And baseball.

It’s All About Love

BBGirlAd

Yet another marketing piece I’ve created: an ad to help promote Baseball Girl.

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One of the things I’ve had to come to grips with lately is that if you have created something that is independently yours, whether it’s in the role of author of a book, director of an indie film, or maker of lovely art, you will always be working, always promoting. Additionally, you have to believe that you are your own brand and must act as the innovator, marketer, branding expert, and salesperson of the work you have created.

That’s a lot of responsibility to put on one mere person who probably can’t afford to do this craft without another full-time job or source of other income.

So those of us in this arena must learn to be our own best marketers and promoters, similar to P.T. Barnum, that harmless deceiver of the circus all those many years ago. “Without promotion, something terrible happens—nothing!” he mused.

P.T. Barnum, the harmless deceiver

P.T. Barnum, the harmless deceiver

He also said, “Whatever you do, do it with all your might. Work at it, early and late, in season and out of season, not leaving a stone unturned, and never deferring a single hour that which can be done just as well now.”

The truth of the matter is, once you’ve created something that took you years to finish, you actually do want someone to enjoy it, read it, watch it, love it. The problem arises with promotion—how do we get someone to read our work, see our film, admire our art? And furthermore, how do we hope those people will spread the news?

When I launched Beneath the Mimosa Tree three years ago, I found myself rather on the ball. I wrote press releases, sent the book out to local media, made phone calls, donated complimentary copies, and promoted the hell out of it on  Facebook, Twitter, Pinterest, Instagram, and this lovely blog. Over the last few years, I’ve become increasingly busier, both at work (and writing a textbook) and with my family, especially my children who are involved in many sports and activities. There are only so many hours in the day. There is only so much time I can devote to spreading the word about Baseball Girl.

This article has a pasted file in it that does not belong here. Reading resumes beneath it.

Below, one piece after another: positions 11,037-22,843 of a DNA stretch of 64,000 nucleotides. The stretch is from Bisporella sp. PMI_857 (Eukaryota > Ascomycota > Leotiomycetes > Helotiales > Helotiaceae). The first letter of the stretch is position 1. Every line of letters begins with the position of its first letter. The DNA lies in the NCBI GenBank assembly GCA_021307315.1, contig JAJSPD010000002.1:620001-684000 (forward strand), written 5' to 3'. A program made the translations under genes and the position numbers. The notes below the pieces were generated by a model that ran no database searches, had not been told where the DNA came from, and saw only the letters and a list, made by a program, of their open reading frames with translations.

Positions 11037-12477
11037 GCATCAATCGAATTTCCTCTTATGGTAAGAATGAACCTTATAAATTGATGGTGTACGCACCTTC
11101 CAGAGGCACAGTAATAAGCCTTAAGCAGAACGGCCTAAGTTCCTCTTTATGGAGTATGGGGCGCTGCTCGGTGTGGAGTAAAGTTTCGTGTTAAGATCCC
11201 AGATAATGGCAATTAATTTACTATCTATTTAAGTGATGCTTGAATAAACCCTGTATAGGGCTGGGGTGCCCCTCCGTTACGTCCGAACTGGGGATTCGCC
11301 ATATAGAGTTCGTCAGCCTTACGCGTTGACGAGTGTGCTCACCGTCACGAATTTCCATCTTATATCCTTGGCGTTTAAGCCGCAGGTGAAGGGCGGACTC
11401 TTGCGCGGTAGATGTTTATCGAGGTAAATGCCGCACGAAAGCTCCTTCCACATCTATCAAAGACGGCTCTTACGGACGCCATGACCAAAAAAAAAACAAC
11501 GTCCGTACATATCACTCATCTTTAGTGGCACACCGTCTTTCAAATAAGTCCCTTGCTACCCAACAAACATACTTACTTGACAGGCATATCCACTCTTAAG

You probably feel the same way if you are similarly an independent artist. It’s exhausting. I sometimes scratch my head and ask myself why I do this? Why this hobby of mine so important? Why I want people to read my work and like my stories?

P.T. Barnum was also known to have said, “Literature is one of the most interesting and significant expressions of humanity.”

I think he may be right.

I can’t explain my need to do what I do and exhaust myself in the process except to say that both my novels were my expressions and they were made with love.

So in the end, I suppose it is all about love.

Women Writing Women & A Quick Update

Anne Hathaway as Jane Austen in Becoming Jane

Anne Hathaway as Jane Austen in Becoming Jane

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Yesterday, in a tribute to Women’s History Month, I sat on a panel along with other female writers at the Aberdeen Library. Our moderator, Laura Fox, associate professor of humanities at Harford Community College, asked insightful questions in order to get all of us panelists talking about the female characters we write.

Our panel consisted of published authors Karin Harrison, Jen Vido, Lynn Reynolds, Terrie McClay, Diane Wylie, and yours truly. All of us have written more than one book, and all of us write because we love it. For some, it’s a hobby; for others, it’s a vocation. Nevertheless, we all write because we feel compelled to tell a story, and our female characters keep us coming back.